The use of linear periodisation will work well for athletes who have a low competitive level and little experience of structured training, as almost any training will have an effect on a novice or untrained athletes. As an added benefit, the isolation of the training mode and the low intensity of initial training may facilitate the adjustment to the newly initiated training.

Sports which require a limited number of skills or motor abilities to be trained may not show the same benefits. To use a linear periodisation model for multi-skill sports may not be the most effective method as one training emphasis is prioritised per training cycle. This may reduce the exposure of the athlete to training of the necessary skills and abilities required for their specific elite level sport requirements. Hypertrophy gains may fail to be maintained by this method of training and may illicit neural fatigue. The linear model may also expose athletes to the risk of overtraining due to the monotony of unvaried training loads.

Linear Periodisation Volume-Intensity Interaction

In an undulating periodisation program, the interaction of volume and intensity varies frequently. This can be effective in avoiding the negative aspects of the linear model. The use of a wave approach in volume-intensity interactions through the competitive mesocycles allows the athlete to adjust training focus repeatedly, which may help to avoid monotony through the competitive season. This facilitates the maintenance of many physical skills necessary for their sport. This approach may be more beneficial to an advanced athlete who requires more sophistication in their periodisation. This can help to ensure that they are making the increases necessary for performance, and also to avoid becoming over-exposed to a single training stimulus leading to staleness mid-season. While this may increase the complexity of the training plan, it provides a more favourable approach for advanced athletes.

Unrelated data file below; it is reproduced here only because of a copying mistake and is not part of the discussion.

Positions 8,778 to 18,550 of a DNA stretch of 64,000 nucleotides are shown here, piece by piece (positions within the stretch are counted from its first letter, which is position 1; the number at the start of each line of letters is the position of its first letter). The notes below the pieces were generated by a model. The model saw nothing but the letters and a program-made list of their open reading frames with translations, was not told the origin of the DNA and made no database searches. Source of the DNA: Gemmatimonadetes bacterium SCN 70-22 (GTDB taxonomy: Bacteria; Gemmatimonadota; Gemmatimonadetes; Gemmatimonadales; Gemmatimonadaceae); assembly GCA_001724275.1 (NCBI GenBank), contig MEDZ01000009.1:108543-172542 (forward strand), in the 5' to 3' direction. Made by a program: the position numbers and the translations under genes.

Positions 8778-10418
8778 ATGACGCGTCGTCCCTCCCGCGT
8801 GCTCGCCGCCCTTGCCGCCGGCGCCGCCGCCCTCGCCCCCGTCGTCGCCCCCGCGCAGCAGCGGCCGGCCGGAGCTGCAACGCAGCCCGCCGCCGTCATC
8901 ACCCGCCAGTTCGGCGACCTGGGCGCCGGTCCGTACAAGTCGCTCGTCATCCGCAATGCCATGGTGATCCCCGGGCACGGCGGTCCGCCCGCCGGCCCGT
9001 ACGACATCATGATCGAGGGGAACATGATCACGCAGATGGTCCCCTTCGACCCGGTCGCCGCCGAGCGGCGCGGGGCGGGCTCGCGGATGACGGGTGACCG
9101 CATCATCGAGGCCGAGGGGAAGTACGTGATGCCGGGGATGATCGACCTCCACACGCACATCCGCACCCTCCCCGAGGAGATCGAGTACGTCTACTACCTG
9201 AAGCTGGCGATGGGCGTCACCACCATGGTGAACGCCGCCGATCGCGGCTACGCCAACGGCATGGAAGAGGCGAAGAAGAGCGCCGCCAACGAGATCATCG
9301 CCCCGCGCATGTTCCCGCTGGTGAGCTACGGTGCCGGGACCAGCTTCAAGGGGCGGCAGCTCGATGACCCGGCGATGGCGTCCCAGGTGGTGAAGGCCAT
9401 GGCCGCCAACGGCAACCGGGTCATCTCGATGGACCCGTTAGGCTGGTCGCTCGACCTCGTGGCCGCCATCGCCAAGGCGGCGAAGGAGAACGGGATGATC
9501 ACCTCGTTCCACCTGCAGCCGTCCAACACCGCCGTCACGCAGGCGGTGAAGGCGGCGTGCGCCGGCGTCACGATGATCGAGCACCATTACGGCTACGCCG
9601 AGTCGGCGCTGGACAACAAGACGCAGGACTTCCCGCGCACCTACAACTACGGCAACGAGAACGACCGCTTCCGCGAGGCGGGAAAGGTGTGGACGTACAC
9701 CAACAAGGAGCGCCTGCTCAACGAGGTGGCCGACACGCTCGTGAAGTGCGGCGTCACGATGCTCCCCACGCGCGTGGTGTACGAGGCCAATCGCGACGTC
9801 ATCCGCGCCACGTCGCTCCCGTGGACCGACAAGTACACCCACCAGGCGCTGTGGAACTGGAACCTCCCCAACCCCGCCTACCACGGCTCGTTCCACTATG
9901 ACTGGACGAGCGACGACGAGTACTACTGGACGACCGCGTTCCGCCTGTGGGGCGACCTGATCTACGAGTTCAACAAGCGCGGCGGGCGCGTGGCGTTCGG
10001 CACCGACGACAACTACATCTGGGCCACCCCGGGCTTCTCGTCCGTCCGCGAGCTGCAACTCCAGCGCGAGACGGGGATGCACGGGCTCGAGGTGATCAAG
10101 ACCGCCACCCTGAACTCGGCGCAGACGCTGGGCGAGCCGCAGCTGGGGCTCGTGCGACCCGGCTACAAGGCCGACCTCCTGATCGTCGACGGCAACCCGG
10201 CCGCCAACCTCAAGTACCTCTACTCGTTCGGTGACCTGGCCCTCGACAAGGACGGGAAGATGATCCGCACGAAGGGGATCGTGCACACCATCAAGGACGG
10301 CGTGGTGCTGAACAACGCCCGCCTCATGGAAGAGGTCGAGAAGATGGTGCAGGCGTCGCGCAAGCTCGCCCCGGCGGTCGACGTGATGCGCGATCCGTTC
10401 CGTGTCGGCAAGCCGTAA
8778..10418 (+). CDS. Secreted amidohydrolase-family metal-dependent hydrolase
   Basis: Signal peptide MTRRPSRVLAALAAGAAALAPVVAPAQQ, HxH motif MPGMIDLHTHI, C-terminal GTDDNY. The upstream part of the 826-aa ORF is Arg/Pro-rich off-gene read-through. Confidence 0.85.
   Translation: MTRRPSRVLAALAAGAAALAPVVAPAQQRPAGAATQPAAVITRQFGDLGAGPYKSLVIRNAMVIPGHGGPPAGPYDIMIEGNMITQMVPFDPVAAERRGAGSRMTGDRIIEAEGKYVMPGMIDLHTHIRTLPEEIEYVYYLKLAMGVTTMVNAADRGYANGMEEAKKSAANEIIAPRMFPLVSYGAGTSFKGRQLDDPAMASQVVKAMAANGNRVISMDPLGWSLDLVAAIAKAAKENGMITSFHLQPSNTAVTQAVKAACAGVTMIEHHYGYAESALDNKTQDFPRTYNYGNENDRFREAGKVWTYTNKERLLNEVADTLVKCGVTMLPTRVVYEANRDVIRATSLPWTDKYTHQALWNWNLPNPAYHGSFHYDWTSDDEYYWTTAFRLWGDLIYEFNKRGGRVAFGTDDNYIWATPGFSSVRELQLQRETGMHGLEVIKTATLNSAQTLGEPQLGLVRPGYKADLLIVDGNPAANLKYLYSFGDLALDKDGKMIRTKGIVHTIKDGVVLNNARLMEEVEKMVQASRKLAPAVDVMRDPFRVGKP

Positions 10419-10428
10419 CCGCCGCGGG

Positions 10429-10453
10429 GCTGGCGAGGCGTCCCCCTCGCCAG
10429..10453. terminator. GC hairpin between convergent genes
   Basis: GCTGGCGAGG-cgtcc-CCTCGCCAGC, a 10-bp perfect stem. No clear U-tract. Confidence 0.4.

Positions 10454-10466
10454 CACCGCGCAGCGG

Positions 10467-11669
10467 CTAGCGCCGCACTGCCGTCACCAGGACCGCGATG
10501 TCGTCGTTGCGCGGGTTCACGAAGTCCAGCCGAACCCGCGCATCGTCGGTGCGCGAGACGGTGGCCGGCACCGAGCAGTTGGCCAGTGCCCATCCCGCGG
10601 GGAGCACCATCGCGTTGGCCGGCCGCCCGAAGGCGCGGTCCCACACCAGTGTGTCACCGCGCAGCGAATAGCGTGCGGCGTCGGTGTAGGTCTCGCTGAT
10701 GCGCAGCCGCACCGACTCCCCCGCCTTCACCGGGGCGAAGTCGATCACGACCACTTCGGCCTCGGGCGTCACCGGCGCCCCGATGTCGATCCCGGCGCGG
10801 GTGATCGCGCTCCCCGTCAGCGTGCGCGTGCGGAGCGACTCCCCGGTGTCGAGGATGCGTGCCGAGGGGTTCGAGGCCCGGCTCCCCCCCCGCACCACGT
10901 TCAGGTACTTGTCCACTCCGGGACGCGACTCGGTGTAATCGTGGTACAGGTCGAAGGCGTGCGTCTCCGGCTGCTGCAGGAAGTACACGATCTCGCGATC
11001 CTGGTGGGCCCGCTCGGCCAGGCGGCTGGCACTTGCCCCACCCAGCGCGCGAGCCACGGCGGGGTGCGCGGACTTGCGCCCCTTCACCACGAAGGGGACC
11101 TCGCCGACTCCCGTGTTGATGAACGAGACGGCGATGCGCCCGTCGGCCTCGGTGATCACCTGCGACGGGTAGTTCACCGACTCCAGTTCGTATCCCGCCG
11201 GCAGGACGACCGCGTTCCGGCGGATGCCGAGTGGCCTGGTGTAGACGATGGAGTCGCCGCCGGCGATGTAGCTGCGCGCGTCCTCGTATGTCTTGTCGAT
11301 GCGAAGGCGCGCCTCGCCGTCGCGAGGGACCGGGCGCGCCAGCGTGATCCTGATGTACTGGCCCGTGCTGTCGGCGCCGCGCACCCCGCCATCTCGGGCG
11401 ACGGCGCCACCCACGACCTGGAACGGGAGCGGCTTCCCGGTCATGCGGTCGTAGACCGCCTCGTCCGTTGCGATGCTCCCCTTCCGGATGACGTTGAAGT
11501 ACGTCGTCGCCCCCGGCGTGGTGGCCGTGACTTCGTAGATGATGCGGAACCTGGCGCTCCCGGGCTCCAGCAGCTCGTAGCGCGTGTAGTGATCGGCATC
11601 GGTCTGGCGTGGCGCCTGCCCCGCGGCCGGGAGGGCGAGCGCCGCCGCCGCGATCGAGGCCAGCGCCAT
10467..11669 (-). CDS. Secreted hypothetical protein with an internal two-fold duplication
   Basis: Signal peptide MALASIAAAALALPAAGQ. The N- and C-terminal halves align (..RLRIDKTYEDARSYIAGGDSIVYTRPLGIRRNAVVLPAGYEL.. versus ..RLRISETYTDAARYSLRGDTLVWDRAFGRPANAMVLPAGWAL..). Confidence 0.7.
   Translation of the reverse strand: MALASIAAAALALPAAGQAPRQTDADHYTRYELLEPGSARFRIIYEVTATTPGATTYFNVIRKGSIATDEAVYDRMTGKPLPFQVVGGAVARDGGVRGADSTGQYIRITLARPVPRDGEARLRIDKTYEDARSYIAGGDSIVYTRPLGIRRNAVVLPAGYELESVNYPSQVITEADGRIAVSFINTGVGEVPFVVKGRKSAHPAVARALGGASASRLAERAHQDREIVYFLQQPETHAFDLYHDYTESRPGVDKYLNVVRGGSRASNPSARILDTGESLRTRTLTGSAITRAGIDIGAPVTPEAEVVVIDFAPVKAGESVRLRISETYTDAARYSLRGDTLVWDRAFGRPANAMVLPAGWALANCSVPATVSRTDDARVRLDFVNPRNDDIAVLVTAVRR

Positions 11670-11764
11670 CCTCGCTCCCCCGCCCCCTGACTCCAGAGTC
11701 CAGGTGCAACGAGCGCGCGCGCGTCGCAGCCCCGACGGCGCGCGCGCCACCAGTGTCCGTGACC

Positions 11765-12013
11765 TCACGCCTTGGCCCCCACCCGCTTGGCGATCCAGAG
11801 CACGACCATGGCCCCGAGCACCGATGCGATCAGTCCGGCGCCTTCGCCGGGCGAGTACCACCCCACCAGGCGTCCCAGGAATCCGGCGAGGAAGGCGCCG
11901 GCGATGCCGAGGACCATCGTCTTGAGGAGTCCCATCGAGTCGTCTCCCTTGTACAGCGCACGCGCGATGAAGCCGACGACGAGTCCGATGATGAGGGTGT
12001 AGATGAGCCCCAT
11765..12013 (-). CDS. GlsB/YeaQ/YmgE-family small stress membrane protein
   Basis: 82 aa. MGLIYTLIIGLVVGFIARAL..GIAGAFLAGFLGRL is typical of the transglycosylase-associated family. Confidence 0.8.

Undulating Periodisation Volume-Intensity Interaction


Periodisation is the systematic organisation of training periods and training aims; it is fundamental to the development of athletic potential. The use of periodisation is an effective tool in organising the type, duration and sequencing of training. Selection of the correct model can help to increase in the strength and further develop the skills of the athlete. By clearly outlining the training emphasis, appropriate manipulation of training, volume-intensity interaction can be implemented to help to avoid staleness and overtraining. Sequentially organisined training can be beneficial for eliciting improvements in novice athletes. However, for more advanced athletes, a more sophisticated training method may be used. By increasing the complexity of the training plan, experienced athletes can help to avoid monotony and overtraining, aiding further advancement of the individual’s athletic potential.